An article posted yesterday at Motherboard informed [both] readers that “gun violence” costs the nation $6.6 billion in healthcare costs over nine years ($734m p.a.). Their tally’s based on a study published in the American Journal of Public Health. But wait! There’s more! . . .
According to Sarabeth Spitzer, a Stanford medical student and lead author of the study, that stat only begins to “scratch the surface of the true cost.”
O.K., so let’s take scratch that itch.
Let’s take that $734 million annual number and multiply it by 10. Actually, let’s multiply it by 100. That would put the nation’s annual “gun violence” bill at $73 billion.
Guess what? It’s still only a fraction of the annual savings we can attribute to civilian gun ownership and defensive gun uses.
Our man Bruce Krafft — whose posts we dearly miss — did the math back in 2012. Here it is:
Our fearless leader suggested that I take a look at the flip side of the anti’s latest attack on our freedoms (a recycled strategy from the Clinton-era Public Health model of gun control): the monetary cost of gun violence.
For example, the Center for American Progress touted the “fact” that the Virginia Tech massacre cost taxpayers $48.2 million (including autopsy costs and a fine against Virginia Tech for failing to get their skates on when the killer started shooting).
It’s one of the antis’ favorite tricks: cost benefit analysis omitting the benefit side of the equation. So what are the financial benefits of firearm ownership to society? Read on . . .
In my post Dennis Henigan on Chardon: Clockwork Edition, I did an analysis of how many lives were saved annually in Defensive Gun Uses (DGUs). I used extremely conservative numbers. Now I am going to use some less conservative ones.
The Kleck-Gertz DGU study estimated that there are between 2.1 and 2.5 million DGUs a year in the U.S. The Ludwig-Cook study came up with 1.46 million. So let’s split the difference and call it 1.88 million DGUs per year.
In the K-G article Armed Resistance to Crime: The Prevalence and Nature of Self-Defense with a Gun, 15.7 percent of people who had a DGU reckoned they almost certainly saved a life. Ignoring the ‘probably’ and ‘might have’ saved a life categories for simplicity, 15.7 percent of 1.88 million gives us 295,160 lives saved annually.
[NB: A number of people have questioned the 15.7 percent stat. Remember: many states regard the mere act of pulling a gun on someone a form of deadly force. In addition, virtually every jurisdiction in the nation requires that an armed self-defender must be in “reasonable fear of imminent death or great bodily harm” before using (or in some places even threatening to use) deadly force.]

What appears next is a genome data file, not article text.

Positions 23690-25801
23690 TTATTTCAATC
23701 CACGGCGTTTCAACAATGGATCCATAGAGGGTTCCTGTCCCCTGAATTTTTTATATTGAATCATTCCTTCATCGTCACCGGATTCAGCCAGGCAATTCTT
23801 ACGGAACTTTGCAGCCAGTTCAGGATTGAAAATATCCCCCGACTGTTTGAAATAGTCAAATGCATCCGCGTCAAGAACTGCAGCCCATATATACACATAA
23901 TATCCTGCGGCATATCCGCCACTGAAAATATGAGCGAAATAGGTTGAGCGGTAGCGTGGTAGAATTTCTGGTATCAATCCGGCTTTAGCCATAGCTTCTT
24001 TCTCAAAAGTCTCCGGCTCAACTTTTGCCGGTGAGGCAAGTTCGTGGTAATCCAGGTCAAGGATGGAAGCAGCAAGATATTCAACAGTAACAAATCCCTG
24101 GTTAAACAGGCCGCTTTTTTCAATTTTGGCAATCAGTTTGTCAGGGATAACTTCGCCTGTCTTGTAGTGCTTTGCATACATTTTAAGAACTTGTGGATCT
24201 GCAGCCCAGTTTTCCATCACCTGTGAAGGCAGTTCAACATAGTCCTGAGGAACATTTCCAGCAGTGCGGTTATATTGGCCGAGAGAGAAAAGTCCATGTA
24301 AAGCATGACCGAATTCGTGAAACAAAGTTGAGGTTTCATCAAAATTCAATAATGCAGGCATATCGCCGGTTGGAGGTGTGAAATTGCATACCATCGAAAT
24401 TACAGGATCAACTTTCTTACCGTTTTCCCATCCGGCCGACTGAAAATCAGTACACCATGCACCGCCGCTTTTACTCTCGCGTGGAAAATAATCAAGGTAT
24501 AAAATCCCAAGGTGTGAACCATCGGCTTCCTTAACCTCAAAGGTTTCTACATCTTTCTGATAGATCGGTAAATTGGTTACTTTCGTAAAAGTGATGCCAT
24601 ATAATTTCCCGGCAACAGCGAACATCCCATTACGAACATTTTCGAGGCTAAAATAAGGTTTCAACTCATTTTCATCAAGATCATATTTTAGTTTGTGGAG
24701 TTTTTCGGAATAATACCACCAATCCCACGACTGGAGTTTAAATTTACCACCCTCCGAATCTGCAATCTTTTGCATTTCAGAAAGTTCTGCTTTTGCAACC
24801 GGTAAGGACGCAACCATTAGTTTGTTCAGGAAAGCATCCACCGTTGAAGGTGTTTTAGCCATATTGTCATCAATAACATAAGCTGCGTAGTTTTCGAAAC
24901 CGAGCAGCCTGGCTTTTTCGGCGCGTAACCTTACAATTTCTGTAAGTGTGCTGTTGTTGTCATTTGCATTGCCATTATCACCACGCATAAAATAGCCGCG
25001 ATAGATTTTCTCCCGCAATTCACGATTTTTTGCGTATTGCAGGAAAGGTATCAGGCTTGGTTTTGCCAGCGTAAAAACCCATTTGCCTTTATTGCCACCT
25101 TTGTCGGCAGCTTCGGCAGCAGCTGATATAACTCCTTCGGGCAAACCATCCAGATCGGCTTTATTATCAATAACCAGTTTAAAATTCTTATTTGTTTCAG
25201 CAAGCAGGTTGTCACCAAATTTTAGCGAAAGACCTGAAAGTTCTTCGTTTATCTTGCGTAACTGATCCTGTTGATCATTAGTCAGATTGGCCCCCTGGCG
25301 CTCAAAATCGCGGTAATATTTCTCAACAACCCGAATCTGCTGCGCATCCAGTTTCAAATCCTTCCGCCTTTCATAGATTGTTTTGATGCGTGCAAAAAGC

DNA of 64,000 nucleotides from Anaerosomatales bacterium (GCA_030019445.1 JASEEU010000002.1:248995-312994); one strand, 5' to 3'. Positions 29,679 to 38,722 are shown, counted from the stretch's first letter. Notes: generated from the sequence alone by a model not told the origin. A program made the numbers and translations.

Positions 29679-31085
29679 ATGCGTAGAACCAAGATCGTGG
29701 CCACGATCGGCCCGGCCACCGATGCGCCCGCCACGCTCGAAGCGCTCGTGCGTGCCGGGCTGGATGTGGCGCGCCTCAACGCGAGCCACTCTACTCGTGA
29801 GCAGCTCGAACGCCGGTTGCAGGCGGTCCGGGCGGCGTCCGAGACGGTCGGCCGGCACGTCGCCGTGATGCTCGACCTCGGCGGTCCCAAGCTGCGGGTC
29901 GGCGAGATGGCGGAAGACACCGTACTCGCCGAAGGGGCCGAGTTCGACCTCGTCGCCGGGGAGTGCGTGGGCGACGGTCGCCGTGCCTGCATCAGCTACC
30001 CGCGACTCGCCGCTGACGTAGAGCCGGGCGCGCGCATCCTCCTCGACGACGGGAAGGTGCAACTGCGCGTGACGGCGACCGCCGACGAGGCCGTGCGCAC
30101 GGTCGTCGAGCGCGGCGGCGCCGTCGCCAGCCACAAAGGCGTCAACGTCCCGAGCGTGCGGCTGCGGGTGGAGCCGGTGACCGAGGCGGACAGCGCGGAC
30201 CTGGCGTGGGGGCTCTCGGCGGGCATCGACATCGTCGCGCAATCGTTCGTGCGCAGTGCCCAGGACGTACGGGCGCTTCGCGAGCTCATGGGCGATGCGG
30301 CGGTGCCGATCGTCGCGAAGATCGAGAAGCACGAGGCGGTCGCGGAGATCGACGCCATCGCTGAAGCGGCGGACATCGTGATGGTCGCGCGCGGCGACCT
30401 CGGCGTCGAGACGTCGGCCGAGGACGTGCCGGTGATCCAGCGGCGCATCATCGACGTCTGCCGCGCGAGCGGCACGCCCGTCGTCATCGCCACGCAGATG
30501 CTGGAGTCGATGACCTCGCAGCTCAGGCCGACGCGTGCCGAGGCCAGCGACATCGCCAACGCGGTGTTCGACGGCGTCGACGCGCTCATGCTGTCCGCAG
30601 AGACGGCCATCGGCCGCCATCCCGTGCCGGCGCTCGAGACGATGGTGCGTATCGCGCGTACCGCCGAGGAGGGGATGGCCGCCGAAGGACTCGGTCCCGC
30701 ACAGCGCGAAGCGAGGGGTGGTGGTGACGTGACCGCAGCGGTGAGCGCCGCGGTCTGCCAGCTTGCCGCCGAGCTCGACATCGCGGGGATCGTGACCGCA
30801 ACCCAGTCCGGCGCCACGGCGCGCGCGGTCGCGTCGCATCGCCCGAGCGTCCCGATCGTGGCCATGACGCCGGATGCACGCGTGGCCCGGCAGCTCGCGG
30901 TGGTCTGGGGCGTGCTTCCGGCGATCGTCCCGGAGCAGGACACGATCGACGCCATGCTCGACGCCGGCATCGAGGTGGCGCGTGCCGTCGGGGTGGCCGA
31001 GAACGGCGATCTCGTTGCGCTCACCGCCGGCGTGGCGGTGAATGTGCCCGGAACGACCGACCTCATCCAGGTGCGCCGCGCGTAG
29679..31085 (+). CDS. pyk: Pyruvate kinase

How can we get a dollar figure from 1.88 million defensive gun uses per year? Never fear, faithful reader, we can count on the .gov to calculate everything.
So figuring that the average DGU saves one half of a person’s life—as “gun violence” predominantly affects younger demographics—that gives us $3.465 million per half life.
Putting this all together, we find that the monetary benefit of guns (by way of DGUs) is roughly $1.02 trillion per year. That’s trillion. With a ‘T’.
I was going to go on and calculate the costs of incarceration ($50K/year) saved by people killing 1527 criminals annually, and then look at the lifetime cost to society of an average criminal (something in excess of $1 million). But all of that would be a drop in the bucket compared to the $1,000,000,000,000 ($1T) annual benefit of gun ownership.
When compared to the (inflation adjusted from 2002) $127.5 billion ‘cost’ of gun violence calculated by by our Ludwig-Cook buddies, guns save a little more than eight times what they “cost.”
Which, I might add, is completely irrelevant since “the freedom to own and carry the weapon of your choice is a natural, fundamental, and inalienable human, individual, civil, and Constitutional right — subject neither to the democratic process nor to arguments grounded in social utility.”
So even taking Motherboard’s own total and multiplying it by 100, the benefits to society of civilian gun ownership dwarf the associated costs.
That is not, for one minute, to minimize the pain, injuries and deaths experienced by innocent victims, not to mention the real suffering of the families of those who commit suicides (and those of criminals who die as a result of their crimes).
Bruce’s calculation, though, puts into perspective the net positive societal benefits of civilian gun ownership. Something that somehow gets short shrift in most media accounts.